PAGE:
Funny, I just picked up the VHS of this flick from the library yesterday. I don't know what inspired me to reserve it, but now I'm definitely more curious to see it.

7:53 AM  
Blogger Laura said...

Hi Gerald! Your note cracked me up. :) I always enjoy hearing other "takes," that's what makes the world go 'round. Saw in an IMDb comment that young Janette Scott had nice things to say about how helpful Dietrich was to her.

Believe it or not (grin), this is a Ronald Davis book I hadn't heard of, despite how much I enjoy his work...but while I don't have everything, I do have a lot of help in that regard. My father just emailed me that he'd read your comment and this book is in his library; he'd forgotten about it, so he appreciated your reminder, and I'll be making it a point to read it in the future! He describes it as including a number of directors I enjoy including Charles Walters, Henry Hathaway, and George Sidney.

Thanks!

Best wishes,
Laura

10:22 AM  
Blogger Laura said...

KC, if you have time I'd very much enjoy hearing what your impressions are of the film. It's quite different!

Best wishes,
Laura

10:22 AM  
Blogger la peregrina said...

This is one of my most favorite movies. How could it not be, it has airplanes. ;)

Like you I am not a big fan of Marlene Dietrich but I do like her in this and in the movies Destry Rides Again, Shanghai Express, and The Blue Angel.

She is another one of those 1930's women movie stars who hardened as she got older. I don't know why this happened but by the 1950's some of them, including her, Joan Crawford, and Bette Davis were no longer vulnerable human beings but walking, talking statutes. I can't explain it any better, I just know they terrified as a child.

3:57 PM  
Blogger Laura said...

Glad to hear from you, La Peregrina, and that you liked the movie.

Your comment about a few actresses "hardening" rings true for me. My first exposure to Joan Crawford was at neighbors' houses when they watched things like I SAW WHAT YOU DID and WHATEVER HAPPENED TO BABY JANE? (scary movies I would never have turned on myself at home...) and she terrified me.

I have since acquired a liking for the earlier years of Bette Davis and Joan Crawford's careers, but I'm not sure that interest goes past the early to mid '50s.

Best wishes,
Laura

5:27 PM  
Blogger Dana said...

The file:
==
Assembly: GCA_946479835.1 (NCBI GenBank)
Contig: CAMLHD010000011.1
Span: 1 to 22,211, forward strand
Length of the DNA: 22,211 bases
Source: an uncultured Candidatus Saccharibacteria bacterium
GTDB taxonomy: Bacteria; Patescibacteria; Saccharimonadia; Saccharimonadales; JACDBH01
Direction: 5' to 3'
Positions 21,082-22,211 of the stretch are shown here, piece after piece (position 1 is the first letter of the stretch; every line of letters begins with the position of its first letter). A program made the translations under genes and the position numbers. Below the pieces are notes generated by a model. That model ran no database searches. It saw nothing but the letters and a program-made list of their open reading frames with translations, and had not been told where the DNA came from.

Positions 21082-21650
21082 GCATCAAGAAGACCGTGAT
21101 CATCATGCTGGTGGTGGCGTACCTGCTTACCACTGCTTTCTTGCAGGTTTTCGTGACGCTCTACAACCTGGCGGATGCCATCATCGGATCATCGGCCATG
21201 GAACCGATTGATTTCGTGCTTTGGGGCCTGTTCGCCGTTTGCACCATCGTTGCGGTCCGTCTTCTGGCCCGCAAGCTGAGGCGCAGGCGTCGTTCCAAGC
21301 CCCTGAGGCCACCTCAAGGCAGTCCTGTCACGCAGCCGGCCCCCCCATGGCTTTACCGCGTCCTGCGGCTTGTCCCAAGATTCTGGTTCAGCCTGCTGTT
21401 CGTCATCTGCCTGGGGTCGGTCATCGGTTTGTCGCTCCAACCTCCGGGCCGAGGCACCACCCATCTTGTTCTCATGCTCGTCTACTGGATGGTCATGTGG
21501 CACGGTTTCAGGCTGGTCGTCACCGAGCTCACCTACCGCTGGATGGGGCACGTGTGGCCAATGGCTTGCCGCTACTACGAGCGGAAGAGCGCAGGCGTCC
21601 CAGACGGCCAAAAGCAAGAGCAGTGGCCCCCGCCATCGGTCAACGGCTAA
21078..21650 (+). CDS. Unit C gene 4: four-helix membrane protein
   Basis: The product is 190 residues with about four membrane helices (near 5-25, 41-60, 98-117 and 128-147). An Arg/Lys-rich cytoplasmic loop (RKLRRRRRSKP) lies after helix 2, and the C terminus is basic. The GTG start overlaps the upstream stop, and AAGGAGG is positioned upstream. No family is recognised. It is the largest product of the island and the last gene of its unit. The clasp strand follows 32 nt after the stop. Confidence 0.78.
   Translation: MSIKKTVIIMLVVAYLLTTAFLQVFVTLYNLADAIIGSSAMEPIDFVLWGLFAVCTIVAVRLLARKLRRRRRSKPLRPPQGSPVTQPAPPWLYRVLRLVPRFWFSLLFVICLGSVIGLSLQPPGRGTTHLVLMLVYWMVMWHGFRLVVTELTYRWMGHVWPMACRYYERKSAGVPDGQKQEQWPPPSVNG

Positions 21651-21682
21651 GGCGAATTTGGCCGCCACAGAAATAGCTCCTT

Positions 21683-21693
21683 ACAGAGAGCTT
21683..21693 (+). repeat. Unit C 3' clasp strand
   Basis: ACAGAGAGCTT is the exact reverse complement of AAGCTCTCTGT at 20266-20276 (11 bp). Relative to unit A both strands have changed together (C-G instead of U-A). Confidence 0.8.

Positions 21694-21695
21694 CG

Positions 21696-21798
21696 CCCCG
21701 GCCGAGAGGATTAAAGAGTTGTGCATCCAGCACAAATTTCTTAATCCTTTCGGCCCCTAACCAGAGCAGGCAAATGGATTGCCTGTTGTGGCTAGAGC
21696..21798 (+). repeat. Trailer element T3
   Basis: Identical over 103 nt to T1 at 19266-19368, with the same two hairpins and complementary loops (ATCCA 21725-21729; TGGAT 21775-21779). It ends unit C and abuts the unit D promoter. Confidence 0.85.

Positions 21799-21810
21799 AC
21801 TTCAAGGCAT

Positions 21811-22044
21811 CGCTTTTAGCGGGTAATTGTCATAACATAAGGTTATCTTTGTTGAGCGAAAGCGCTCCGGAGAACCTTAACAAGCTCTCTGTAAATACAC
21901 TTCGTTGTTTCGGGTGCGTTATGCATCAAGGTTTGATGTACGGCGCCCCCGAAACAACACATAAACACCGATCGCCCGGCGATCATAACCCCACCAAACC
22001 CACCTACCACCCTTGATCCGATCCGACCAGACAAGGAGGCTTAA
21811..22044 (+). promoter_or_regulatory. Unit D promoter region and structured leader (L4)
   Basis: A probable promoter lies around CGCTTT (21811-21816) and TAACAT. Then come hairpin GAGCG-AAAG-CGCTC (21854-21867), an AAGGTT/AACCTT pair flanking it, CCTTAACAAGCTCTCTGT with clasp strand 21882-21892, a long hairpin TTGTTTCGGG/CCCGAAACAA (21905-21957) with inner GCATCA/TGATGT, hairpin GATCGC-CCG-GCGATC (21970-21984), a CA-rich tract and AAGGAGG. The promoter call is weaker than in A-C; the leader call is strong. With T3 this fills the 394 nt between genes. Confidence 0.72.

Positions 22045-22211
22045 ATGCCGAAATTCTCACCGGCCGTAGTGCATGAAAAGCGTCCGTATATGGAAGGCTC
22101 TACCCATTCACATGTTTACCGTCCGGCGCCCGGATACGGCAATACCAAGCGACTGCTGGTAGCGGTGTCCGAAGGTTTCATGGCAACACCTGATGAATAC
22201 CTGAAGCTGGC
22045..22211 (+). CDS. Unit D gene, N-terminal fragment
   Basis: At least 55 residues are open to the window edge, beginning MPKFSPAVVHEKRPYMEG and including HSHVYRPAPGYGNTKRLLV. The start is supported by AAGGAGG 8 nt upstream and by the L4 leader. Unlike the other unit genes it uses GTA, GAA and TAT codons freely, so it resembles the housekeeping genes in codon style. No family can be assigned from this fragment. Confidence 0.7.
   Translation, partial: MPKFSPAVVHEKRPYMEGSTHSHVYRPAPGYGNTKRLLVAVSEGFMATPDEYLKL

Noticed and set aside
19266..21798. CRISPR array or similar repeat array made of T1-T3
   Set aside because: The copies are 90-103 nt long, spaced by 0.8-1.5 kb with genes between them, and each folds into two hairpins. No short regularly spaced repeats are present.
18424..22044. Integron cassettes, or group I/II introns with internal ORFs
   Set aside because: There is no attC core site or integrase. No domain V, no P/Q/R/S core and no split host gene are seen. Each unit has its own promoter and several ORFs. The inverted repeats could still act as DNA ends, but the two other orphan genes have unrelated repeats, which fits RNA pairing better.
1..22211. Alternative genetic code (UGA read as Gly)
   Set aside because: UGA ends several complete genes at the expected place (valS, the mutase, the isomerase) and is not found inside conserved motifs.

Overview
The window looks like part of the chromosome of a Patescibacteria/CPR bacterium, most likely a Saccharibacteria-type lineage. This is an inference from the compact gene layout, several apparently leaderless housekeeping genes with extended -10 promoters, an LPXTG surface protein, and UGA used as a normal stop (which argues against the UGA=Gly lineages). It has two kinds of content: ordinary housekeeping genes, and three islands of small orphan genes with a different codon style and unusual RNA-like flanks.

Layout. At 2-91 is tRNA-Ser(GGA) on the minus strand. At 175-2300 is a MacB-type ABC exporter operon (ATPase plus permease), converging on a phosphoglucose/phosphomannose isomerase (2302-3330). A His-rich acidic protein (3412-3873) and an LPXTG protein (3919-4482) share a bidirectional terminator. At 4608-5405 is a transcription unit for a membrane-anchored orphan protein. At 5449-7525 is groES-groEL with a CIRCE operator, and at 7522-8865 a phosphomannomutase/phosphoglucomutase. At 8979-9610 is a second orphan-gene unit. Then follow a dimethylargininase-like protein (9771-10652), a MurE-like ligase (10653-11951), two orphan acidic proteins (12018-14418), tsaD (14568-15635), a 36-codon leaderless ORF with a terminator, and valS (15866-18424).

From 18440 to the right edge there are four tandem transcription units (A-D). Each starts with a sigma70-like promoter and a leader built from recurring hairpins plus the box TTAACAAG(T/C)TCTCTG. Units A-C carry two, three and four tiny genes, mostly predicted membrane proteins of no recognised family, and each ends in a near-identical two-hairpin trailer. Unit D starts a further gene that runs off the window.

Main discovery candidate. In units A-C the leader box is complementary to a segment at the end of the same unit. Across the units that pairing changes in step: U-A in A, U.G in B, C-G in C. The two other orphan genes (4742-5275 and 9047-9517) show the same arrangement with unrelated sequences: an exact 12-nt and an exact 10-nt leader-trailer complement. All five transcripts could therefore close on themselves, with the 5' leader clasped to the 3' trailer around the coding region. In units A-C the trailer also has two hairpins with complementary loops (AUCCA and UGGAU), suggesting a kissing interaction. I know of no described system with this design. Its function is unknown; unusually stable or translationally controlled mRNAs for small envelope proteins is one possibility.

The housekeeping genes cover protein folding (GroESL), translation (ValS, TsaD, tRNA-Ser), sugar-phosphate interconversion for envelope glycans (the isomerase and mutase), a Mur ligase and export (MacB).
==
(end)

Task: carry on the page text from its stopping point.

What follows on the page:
Laura, I'm curious why you don't care for Marlene Dietrich because I have never cared for her either. I wonder if it's for the same reasons...

9:17 PM  
Blogger Laura said...

Hi Dana,

Pretty much for the reasons I alluded to in my post...with apologies to her fans (grin), I usually find her boring, mannered, and not feminine enough. I simply don't enjoy watching her most of the time -- so her performance in this was a nice surprise. She was the opposite of my complaints above.

And you? :)

Best wishes,
Laura

9:28 PM  
Blogger Dana said...

I think she was dull. No spark to interest me and no depth to pull me in. She seemed bored with life and like it was a great inconvenience to her to have to act in yet one more role.

When I think of her, I'm reminded of Barbara Stanwyck - somewhat masculine, same sort of voice and lots of hard edges...

5:15 PM  
Blogger Laura said...

Hi again Dana,

Interesting feedback on Dietrich. One of the things that I found so bizarre in A FOREIGN AFFAIR was her "singing" in a dull monotone. I didn't get it at all. Like you said, she seemed bored, and in turn was often boring.

Stanwyck's another one I didn't like for many years, being mainly familiar with her from her TV roles from the '60s on. Now that I've seen her in films from the '30s and '40s I like her earlier work.

It's kind of odd too to realize that Hollywood prematurely "aged" women in terms of their hairstyles, etc., but not men. Stanwyck wasn't all that attractive onscreen from the '50s on. (Earlier she was really lovely.) She was only in her mid '40s in the early 1950s yet all of a sudden she had this matronly short silver haircut which aged her considerably. She's not the only actress we wouldn't think of as "old" in modern terms who was made to look old by the fashions and hairstyles of the time considered appropriate for women "of a certain age."

Best wishes,
Laura

5:22 PM  
Blogger Gordon Pasha said...

Dear Laura,

Ah, my poor Marlene. I wish she were here with her penguin suit, so that I might comfort her. I was a soldier in peacetime Germany in 1958 and 1959 and there were still vestiges of the war (e.g., bombed out buildings and persons without limbs) but, unfortunately, there was no Marlene. And certainly no congress person who looked and spoke like Jean Arthur. I had the file cabinets but, alas, they were used for filing.

Gerald

6:09 AM  
Blogger Dana said...

Laura, you're right - women were intentionally pre-maturely aged...I'm not sure why it was the fashionable thing to do with the stars but I also notice when looking at old photos even of my parents while in their 20's, still looked much more mature than I or my contemporaries did while in our 20's. It's funny...

10:42 PM  
Blogger Laura said...

What a shame there was no Jean Arthur visiting when you were there, Gerald! Or, for your sake, Marlene. :)

Best wishes,
Laura

11:13 PM